For those who want true 5.1 Dolby Digital and DTS
I wanted to try to contribute an all in one thread that explains how I was able to achieve Dolby Digital, DTS and Pro Logic from my computer in my car. I hope this helps someone and gives people ideas and saves countless hours of product sourcing.
This is my hardware:
Lilliput 7" VGA
VIA EPIA M10000 link
Opus 90w PSU
80g WD SE
40g laptop drive
Slimline Slot Load CDRW/DVD link
Bixnet.com Slimline to USB 2.0 bridge link
Panasonic CY-AC300EX Digital Surround Processor link
To achieve 5.1 Dolby Digital and DTS you have two roads to take. You can either get an external processor and use your onboard soundcard (if your motherboard offers S/PDIF out like the Via M10000) or you can get an external soundcard that has 5.1 out and Dolby digital. There are pro's and cons to both. Below they are listed
External DSP Pro's
1. You can achieve Dolby Digital, DTS over Six chanels (5.1)
2. You usually have a controll unit (Head Unit) for external volume control
3. This is really the only option if you want DTS processing
4. No extra load on your CPU
5. No USB bandwidth monopolization
6. Allows the opportunity to have a nearly digital system with the addition of a digital amp.
External DSP Cons
1. Usually Expensive. I paid 330 for mine but they can be bought refurbished for less.
2. You have to control the volume (if using the optical input) with an external control unit which may be undesirable if you want to control the gain on the digital output
USB Sound Card Pro's
2. Less complicated and less wiring
3. Control 5.1 Dolby gain with computer
USB Sound Card Cons
1. Utilizes CPU to process and decode the surround sound
2. Utilizes USB bandwidth which can produce choppy DVD playback if you have other heavyweight USB accessories
3. No DTS processing
You can see why I chose to go with the external surround sound processor. I wanted True 5.1 and with my hardware I didnít want to intrude on my USB bandwidth and CPU power. This may be of no concern if you have a PIIII and are using a FireWire or IDE DVD drive however even in that case you still donít get DTS processing. If you are on a tight budget and donít care about DTS processing and are using some hardcore hardware then by all means go for the Audigy or Extigy by Creative. Otherwise the external Digital Surround Processor is the way to go.
My Onboard soundcard had a Coax S/PDIF output and the CY-AC300EX had an Optical S/PDIF Toslink input so a converter had to be installed. I used this one: http://store.yahoo.com/trianglecables-site/pof-830.html. So I ran the Digital out from the computer into the Digital in into the DSP. From there the DSP decoded the dolby codec and split the signal into 6 speretate channels. Each channel needs to be amplified except the center channel (on this particular DSP it has a built in amplifier for the center channel only) so from the DSP I ran each channel to an amplifier. I used a 4 channel 400w amp for the Front and Back Left and Right speakers. The center channel is already amplified (30w) and I ran the Rear channel to a separate mono amp. Check out the attached picture for a diagram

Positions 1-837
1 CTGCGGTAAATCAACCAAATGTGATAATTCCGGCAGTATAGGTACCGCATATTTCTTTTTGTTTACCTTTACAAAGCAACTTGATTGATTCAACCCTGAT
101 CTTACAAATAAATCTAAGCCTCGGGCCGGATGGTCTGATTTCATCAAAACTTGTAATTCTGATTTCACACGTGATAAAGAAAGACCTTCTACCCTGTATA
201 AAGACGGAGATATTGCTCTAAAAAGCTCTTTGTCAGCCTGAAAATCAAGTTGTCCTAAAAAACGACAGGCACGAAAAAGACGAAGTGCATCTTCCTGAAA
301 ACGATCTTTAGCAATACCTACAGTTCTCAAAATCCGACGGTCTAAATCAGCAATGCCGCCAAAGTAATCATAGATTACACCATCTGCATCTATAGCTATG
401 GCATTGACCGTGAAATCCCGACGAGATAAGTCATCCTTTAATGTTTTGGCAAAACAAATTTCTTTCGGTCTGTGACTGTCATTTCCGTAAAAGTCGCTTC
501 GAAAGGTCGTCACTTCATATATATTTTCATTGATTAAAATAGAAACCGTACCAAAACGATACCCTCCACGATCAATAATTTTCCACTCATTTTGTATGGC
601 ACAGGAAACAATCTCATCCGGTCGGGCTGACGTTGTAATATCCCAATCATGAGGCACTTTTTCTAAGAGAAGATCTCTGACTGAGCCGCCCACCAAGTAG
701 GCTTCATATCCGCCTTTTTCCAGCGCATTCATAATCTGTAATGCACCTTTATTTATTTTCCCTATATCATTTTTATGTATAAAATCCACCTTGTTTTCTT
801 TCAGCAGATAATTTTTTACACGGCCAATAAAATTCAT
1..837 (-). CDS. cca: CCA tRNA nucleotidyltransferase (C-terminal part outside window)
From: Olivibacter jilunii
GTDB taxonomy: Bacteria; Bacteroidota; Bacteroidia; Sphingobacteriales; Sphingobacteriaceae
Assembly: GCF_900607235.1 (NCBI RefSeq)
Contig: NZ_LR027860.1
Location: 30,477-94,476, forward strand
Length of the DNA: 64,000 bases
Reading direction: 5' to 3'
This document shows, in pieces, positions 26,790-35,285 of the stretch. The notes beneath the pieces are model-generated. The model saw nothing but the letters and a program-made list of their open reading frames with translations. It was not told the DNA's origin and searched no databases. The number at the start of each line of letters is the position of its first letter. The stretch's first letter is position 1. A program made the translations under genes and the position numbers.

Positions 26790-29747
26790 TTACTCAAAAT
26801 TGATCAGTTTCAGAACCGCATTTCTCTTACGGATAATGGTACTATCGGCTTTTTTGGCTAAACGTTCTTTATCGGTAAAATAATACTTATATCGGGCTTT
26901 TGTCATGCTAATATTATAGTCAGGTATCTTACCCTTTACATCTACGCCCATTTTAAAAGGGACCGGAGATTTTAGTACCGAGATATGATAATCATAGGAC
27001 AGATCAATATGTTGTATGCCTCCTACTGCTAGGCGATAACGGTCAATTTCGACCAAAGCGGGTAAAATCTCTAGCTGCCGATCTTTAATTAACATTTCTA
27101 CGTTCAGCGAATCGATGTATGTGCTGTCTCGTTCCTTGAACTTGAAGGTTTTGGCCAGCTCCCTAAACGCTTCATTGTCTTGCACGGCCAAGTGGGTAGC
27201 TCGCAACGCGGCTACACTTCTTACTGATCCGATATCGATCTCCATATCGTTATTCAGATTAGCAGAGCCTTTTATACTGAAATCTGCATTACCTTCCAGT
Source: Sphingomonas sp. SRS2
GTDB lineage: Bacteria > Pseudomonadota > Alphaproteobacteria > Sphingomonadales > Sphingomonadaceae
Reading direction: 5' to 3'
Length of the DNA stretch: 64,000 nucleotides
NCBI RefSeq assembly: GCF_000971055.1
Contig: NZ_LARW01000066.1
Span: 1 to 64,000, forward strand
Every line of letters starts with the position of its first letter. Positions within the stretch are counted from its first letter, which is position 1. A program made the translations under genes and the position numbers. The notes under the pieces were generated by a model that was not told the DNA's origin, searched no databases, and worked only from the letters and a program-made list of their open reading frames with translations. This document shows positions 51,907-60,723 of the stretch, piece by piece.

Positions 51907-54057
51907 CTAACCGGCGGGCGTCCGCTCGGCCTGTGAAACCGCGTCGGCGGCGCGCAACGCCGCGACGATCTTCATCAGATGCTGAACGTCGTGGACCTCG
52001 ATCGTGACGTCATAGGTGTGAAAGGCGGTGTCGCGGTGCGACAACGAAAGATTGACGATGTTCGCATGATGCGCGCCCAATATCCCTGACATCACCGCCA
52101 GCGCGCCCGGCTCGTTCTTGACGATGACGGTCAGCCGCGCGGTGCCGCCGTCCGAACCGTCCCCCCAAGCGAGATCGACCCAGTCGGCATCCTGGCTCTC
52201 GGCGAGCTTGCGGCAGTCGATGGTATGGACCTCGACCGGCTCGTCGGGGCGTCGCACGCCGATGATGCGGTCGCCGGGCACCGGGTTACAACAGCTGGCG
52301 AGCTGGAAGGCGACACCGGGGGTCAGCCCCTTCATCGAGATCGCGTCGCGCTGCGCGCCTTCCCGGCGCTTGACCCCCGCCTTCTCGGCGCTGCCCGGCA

I used a Monster Coax Digital Cable link and a Phenoex Gold Toslink cable link for all of my cabeling.
I followed this guide for the EPIA http://mini-itx.com/hardware/ac3/. I think the process should be similar for any other motherboard or sound card that has S/PDIF out. Use this as only a guide if you have another motherboard. The main thing i think is to find and enable your digital output (coax/optical/ttl) and install the AC3 Codec.
After you install the AC3 Codec and set it up as it says to in the guide then make sure that your DVD player is set up to output Dolby Digital over S/PDIF. I used WinDVD and was supprised after i had everything setup that i wasn't getting Dolby Digital. I found out after some tweaking that there is a settings page that had the audio set to ANALOG. After I switched it to Digital everything worked fine.
After you follow all of the above decisions and steps you should be good to go.
A Couple things to Note:
Not all DSPís are created equal. Keep in mind when purchasing your DSP that the Mass majority have Proprietary optical cables and Proprietary protocols making it impossible to hook up to the computer. They are mainly made so you buy the complete system from them. I bought the Pioneer DSP and later realized that it A) needs a control unit and canít act as a standalone unit and B) the optical input was proprietary.
What you are looking for is TOSLINK Optical input that support S/PDIF which the CY-AC300 does. I hear that the Alpine PXA-H510 works for this as well but I have not tested it.